Baltimore County schools Superintendent Dallas Dance addresses sixth-graders during Cockeysville Middle School's career day Friday, May 31. (Photo by Steve Ruark / May 31, 2013)

Baltimore County Public Schools Superintendent Dallas Dance's visited Cockeysville Middle School Friday, marking his first visit to the school and completing his goal of visiting all 174 county schools this year.

During one of his two hour-long presentations at the sixth-grade career day, Dance fielded dozens of questions from students about his goals as superintendent, and how he, just 31 years old, came to take the helm of the 26th largest school system in the nation.

Dance told the students that he aimed to become either a corporate or civil rights lawyer when he was in high school. Then, while he was in college, he recognized how much he enjoyed tutoring other students. He eventually ended up teaching high school English for two years in Virginia.

"I was going to go back to law school, and they made me an assistant principal," Dance said. "I never looked back."

The students at Cockeysville had many questions about Dance's future plans for the school system, especially as it pertained to technology in the classroom. Dance said that each student could expect to take an online class while in county schools, and that the process was under way to bring the new school system curriculum online.

One student pointed out that some families don't have Internet access at home, and Dance said the county school system is working with various Internet service providers to households of students without an Internet connection.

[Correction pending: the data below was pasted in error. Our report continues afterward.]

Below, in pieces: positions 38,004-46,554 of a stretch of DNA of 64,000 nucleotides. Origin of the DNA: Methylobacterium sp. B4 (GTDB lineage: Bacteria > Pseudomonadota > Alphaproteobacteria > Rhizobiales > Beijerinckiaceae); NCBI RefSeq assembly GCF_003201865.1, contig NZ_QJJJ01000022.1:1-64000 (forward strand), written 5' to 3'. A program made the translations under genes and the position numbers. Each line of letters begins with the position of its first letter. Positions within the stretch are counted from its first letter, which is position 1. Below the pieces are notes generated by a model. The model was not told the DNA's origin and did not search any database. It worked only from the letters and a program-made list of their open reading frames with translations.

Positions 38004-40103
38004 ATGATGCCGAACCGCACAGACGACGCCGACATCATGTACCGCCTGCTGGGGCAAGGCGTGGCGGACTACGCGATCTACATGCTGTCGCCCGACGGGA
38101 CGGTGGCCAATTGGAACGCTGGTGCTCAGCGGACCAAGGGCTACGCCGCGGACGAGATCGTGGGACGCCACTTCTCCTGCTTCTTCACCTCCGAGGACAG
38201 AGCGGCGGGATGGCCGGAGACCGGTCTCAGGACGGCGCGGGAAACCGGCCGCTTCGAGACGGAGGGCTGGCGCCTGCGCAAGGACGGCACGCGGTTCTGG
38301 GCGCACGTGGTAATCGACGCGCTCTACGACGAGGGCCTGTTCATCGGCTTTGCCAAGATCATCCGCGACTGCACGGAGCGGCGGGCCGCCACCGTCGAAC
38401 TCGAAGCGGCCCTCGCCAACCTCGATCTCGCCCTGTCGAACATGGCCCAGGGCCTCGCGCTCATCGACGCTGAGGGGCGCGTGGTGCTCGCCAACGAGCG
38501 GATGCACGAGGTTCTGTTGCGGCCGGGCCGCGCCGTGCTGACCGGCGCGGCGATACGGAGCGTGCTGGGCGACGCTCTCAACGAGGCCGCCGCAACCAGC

He also told the students that although they are only in the sixth grade now, it won't be long before they'll be in the shoes of the high school students he is watching graduate this month.

"They didn't realize how quickly the last seven years (of school) went," Dance said. "As sixth-graders, now is the opportunity to get really serious about what you want to be doing" in your futures.

Not all the questions Dance was asked pertained to classwork. Some made Dance and the students chuckle.

One student asked who paid him and how much he made, to which Dance referred the student to his published contract on the BCPS website.

Another asked if Dance would remove a ban on dodge ball — "probably not," he said.

And still another girl asked if his job allowed him to meet famous people such as Kate Middleton.

Most of the notable figures he meets are in politics, Dance said, and the best parts of his job are the hours spent at schools.

Sue Harris, assistant principal at Cockeysville Middle, said the students appreciate the visits that she deemed "invaluable."

"I think the students can see themselves in him, because he's young and energetic and completely focused on education," Harris said. "So for him to come and spend the time that he did, to come and answer questions and relate to them, makes them feel more a part of the school system than they would otherwise."

Dance told the students it's his goal to visit each school every year, and this year, that's provided him with a baseline for achieving his two main visions: a fully digital classroom with tablet devices for students in grades six to 12 and each student speaking a second language by the time they graduate.

"It's going to be very feasible," Dance said. "What I always have to do is, once we map out what we want to do, what does it look like for the next five years?"

Funds are allocated in the FY14 budget for the first round of wireless Internet upgrades at high schools and Dance said the community and staff will be engaged in each step of the way going forward.

At each school he visits, whether he's there for an event or showing up unannounced, Dance said he also talks with teachers about the job and what they want to see happen in the future.

"(The teachers are) very pleased, because I think we as administrators have more access to speak up and share our thoughts to give feedback and improve the system," Harris said. "We really are working together to make it better. It's not just one person at the top or a few administrators making decisions."